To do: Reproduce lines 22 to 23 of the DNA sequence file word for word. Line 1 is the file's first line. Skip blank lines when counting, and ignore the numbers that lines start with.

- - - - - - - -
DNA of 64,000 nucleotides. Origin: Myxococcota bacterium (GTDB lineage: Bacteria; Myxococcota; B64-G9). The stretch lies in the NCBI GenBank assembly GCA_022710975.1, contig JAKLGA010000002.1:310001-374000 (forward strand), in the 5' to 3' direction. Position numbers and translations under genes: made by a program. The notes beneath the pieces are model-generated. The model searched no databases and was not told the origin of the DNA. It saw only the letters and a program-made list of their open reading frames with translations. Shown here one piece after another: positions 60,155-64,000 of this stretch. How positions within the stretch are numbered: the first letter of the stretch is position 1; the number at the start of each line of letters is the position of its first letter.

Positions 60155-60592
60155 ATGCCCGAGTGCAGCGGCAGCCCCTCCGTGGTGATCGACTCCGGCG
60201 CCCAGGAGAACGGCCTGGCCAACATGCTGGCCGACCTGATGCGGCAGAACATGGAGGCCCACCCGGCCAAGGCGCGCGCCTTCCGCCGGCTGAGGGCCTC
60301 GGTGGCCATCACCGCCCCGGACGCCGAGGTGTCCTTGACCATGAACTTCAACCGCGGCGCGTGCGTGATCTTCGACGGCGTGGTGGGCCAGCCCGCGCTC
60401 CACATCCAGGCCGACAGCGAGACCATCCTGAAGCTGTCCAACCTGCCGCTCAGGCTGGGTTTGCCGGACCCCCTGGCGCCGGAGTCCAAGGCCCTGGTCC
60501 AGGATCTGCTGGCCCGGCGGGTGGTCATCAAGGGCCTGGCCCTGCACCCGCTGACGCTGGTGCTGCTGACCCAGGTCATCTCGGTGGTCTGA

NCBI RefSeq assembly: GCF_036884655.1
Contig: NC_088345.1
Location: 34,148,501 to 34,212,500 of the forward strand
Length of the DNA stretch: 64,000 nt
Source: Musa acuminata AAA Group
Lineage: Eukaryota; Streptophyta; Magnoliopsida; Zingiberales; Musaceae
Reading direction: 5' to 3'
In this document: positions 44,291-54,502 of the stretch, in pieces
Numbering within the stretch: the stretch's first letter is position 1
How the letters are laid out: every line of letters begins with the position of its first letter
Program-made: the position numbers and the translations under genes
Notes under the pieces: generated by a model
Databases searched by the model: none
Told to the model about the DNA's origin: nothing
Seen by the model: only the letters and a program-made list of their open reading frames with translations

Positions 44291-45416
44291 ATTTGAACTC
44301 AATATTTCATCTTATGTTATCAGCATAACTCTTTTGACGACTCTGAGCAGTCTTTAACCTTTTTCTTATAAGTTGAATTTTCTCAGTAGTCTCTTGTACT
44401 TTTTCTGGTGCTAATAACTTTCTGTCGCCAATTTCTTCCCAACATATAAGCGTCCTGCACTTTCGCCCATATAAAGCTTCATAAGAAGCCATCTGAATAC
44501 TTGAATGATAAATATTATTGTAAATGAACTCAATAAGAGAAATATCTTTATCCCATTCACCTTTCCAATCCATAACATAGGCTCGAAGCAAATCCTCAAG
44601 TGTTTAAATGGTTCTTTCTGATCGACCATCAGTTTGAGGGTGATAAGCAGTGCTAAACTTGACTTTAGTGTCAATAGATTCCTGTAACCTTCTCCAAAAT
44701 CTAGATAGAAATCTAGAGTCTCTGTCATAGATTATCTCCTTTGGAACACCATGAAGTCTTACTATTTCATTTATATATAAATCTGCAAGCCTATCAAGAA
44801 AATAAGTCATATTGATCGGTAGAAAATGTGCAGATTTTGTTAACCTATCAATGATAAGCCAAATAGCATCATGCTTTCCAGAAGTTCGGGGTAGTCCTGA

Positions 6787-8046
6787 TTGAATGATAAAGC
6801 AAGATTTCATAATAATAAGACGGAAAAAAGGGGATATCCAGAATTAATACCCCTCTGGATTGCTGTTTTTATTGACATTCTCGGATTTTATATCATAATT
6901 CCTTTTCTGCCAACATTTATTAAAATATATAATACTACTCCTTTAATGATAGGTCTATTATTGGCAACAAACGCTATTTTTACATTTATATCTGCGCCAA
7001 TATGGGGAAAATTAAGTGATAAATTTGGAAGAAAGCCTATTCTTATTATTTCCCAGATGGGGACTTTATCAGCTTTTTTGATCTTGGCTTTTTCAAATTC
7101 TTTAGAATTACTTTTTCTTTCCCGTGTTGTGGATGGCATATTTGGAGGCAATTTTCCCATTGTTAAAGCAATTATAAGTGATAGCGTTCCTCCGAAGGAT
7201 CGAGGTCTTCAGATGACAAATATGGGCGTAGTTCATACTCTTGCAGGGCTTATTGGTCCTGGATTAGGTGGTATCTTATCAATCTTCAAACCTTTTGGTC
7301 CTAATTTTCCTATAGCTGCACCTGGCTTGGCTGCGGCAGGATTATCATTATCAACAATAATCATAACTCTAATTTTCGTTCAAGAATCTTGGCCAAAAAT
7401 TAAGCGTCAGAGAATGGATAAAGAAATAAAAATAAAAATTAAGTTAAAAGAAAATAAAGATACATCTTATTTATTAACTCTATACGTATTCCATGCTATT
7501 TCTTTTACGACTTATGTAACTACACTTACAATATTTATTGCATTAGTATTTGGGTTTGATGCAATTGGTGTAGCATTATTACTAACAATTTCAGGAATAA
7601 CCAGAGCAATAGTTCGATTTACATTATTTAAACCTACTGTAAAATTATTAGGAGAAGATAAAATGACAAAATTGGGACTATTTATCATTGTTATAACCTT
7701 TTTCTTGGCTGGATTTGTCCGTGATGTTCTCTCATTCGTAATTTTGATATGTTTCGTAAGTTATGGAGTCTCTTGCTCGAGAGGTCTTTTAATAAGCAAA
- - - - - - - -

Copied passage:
Seen by the model: only the letters and a program-made list of their open reading frames with translations

Positions 44291-45416